In providing ammunition in the form of contra arguments to those who seek to maintain the status quo, Professor Kennedy further undercuts the strength of his ownstudents. Would his time not be better spent actually engaging with them to understand their perspectives and instruct them on what he considers to be better reform approaches?
With that said, the opposing arguments he presents are hardly novel. We aren’t oblivious to them. For example, we know that professors must make individual decisions about their pedagogical strategies, but is it not pertinent to address why those decisions on the whole continue to steer in favor of the majority? We’ve heard it all before and there are answers to each argument that nevertheless support the reform students are calling for.
But all that aside, I struggle with a more ideological question: Why do we continue to burden minorities with fixing the injustices created by the majority?
Nonetheless, after encouraging minority students to embrace their own strength, Professor Kennedy refers to those who contest administration’s failures in addressing institutional racism as “dissidents” and describes their grievances as “complaints,” some of which have only a “ring of validity” and others that are just outright “dubious.” Who did Professor Kennedy survey? Was his default to trust or question them? And, what research tools did he use to prove or invalidate their accounts? As a revered scholar, surely he can share his methodology.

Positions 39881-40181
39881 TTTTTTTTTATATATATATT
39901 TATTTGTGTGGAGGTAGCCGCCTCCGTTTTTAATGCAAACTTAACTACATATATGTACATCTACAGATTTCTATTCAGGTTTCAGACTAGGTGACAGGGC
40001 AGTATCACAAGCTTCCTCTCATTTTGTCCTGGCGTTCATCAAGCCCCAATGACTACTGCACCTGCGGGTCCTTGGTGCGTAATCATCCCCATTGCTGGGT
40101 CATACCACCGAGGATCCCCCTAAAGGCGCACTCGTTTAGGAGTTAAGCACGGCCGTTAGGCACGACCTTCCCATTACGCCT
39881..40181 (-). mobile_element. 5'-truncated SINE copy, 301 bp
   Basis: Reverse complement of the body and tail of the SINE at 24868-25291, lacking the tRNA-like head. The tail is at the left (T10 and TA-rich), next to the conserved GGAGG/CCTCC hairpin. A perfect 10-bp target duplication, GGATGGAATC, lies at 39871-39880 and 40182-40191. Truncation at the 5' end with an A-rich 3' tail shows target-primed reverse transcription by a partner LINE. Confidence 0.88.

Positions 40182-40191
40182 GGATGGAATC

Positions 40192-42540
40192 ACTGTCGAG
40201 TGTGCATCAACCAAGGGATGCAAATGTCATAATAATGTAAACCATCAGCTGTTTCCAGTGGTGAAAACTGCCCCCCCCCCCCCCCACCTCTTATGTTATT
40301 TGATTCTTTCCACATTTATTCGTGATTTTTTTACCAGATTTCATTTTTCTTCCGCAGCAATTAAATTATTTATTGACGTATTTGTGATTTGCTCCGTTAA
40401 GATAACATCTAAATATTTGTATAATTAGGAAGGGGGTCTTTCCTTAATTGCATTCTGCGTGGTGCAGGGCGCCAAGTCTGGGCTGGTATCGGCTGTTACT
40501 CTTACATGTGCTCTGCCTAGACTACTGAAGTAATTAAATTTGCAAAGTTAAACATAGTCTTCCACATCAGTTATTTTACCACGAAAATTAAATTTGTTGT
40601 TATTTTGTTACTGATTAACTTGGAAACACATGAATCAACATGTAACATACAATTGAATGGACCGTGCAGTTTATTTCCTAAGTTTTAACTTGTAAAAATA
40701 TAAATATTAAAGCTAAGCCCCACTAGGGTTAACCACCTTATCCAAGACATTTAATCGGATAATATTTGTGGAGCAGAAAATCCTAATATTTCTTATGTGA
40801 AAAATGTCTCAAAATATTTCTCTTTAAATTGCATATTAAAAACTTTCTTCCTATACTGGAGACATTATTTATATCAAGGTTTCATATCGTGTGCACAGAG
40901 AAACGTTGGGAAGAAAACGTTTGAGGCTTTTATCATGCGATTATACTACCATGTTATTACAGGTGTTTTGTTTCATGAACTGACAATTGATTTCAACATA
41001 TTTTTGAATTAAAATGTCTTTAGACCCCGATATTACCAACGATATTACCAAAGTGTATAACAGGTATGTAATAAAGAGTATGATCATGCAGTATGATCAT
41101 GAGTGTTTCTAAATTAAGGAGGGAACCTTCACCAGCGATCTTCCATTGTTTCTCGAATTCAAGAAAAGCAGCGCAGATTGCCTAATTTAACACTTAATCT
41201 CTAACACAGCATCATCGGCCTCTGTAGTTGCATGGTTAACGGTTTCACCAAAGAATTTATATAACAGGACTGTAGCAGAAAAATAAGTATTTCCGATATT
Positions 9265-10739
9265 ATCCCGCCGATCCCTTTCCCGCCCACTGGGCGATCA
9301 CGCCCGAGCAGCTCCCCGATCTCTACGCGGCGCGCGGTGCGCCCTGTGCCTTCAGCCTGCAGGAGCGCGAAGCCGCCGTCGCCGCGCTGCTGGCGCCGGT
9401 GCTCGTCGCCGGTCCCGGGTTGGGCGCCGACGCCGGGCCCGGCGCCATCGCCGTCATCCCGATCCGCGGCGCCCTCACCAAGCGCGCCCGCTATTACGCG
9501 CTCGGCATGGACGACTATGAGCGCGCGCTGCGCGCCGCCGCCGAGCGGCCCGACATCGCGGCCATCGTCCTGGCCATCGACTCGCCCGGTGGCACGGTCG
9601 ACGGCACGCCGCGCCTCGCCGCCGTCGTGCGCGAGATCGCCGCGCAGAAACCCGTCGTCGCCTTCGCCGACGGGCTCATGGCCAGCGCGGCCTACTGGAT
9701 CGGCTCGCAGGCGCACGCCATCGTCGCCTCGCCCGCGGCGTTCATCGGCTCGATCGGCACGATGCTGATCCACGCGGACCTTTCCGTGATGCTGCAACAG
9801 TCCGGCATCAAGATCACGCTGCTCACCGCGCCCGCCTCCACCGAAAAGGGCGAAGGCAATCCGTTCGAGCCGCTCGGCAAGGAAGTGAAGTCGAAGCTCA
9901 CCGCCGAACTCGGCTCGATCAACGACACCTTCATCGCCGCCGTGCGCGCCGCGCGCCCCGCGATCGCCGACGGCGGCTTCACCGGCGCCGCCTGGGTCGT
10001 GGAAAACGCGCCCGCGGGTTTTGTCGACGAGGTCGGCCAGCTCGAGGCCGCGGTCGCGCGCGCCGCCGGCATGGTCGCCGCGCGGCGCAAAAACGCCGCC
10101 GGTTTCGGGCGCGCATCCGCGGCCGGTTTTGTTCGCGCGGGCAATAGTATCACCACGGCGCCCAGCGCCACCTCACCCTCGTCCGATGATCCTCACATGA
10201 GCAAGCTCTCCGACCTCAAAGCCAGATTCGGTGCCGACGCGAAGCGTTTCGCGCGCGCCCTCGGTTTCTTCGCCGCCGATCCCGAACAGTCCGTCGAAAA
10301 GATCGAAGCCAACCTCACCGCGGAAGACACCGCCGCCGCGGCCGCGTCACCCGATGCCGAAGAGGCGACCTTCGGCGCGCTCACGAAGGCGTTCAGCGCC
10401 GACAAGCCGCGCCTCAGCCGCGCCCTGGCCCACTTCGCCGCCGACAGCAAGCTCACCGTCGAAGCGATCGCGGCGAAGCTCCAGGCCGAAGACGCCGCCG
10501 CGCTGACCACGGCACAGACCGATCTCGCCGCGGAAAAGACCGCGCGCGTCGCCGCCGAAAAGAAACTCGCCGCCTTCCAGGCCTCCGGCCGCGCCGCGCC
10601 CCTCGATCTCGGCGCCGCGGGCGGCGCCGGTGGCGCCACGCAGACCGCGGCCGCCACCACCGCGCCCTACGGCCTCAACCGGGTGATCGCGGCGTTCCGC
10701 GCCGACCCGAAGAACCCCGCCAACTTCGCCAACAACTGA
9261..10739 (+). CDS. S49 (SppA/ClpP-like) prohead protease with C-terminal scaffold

Professor Kennedy then closes with his most insidious argument–that his students are merely abusing the “rhetoric of trauma” and portraying an “inflated sense of victimization.” I invite Professor Kennedy to read this article in which second-year student Derecka Purnell explains that it is not us, the affected community crying, instead it’s white guilt that saturates the sound waves. Our stories are not meant to make the majority uncomfortable for the sake of “hooking into [their] consciences,” they’re simply indicative of the fact that we are tired of going out of our way to make them comfortable.
However, the real irony comes in the fact that we are condemned for not having valid and concrete examples of racism and, yet, when we attempt to present any, we are accused of overplaying the victim card. Which is it–do you want to hear about our strife or want us to ignore it?
Now, I know there’s the argument that our struggles are minor and rooted in the privilege of attending a prestigious institution like Harvard. And I agree. Being asked everyday by faculty, staff, and other students whether I’m a student causes me little harm and is in no way comparable to the pain inflicted on the families of unarmed black men gunned down in our nation’s streets. But if this leading institution cannot embrace enough humility to address even mundane demonstrations of racism, how can it expect the rest of the nation to address greater ones?
In closing, I’ll agree with Professor Kennedy on one thing: I’m not hurt.
I’ve received a number of calls, emails, and text messages from administration, faculty, staff, alumni, and students in the past few days. Most expressing support, but many also opening their arms with good intentions because they sensed that behind my words there was a “great deal of pain” or “deep hurt.” No, I’m fine. This is my norm. It’s your hearts pounding and blood rushing.